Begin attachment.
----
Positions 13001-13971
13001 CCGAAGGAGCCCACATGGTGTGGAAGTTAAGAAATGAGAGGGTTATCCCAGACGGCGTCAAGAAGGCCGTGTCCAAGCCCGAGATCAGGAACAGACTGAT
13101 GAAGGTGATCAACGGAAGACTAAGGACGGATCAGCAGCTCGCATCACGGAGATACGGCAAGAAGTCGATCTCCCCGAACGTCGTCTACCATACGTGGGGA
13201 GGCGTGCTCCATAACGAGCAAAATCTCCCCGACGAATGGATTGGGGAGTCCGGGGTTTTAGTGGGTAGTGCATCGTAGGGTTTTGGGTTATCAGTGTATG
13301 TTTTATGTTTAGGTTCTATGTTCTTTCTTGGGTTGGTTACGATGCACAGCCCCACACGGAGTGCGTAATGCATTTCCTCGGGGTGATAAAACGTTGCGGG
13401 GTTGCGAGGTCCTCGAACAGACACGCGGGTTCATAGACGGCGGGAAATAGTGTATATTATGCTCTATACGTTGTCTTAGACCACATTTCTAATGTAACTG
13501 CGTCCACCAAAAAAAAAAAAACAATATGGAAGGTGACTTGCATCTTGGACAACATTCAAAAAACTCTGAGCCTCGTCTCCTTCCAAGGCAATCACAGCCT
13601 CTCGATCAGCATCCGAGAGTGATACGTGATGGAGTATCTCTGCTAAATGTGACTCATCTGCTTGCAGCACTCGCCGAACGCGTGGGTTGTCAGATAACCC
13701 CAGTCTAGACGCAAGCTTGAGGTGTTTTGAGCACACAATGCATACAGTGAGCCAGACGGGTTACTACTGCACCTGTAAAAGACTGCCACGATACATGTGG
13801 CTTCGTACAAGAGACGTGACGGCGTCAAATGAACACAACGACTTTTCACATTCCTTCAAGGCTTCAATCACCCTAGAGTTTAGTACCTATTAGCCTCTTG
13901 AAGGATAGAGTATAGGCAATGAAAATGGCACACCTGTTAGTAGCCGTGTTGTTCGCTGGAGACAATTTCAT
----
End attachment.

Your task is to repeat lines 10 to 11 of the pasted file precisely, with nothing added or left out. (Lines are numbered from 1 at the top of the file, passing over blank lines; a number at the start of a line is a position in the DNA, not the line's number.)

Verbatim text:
13801 CTTCGTACAAGAGACGTGACGGCGTCAAATGAACACAACGACTTTTCACATTCCTTCAAGGCTTCAATCACCCTAGAGTTTAGTACCTATTAGCCTCTTG
13901 AAGGATAGAGTATAGGCAATGAAAATGGCACACCTGTTAGTAGCCGTGTTGTTCGCTGGAGACAATTTCAT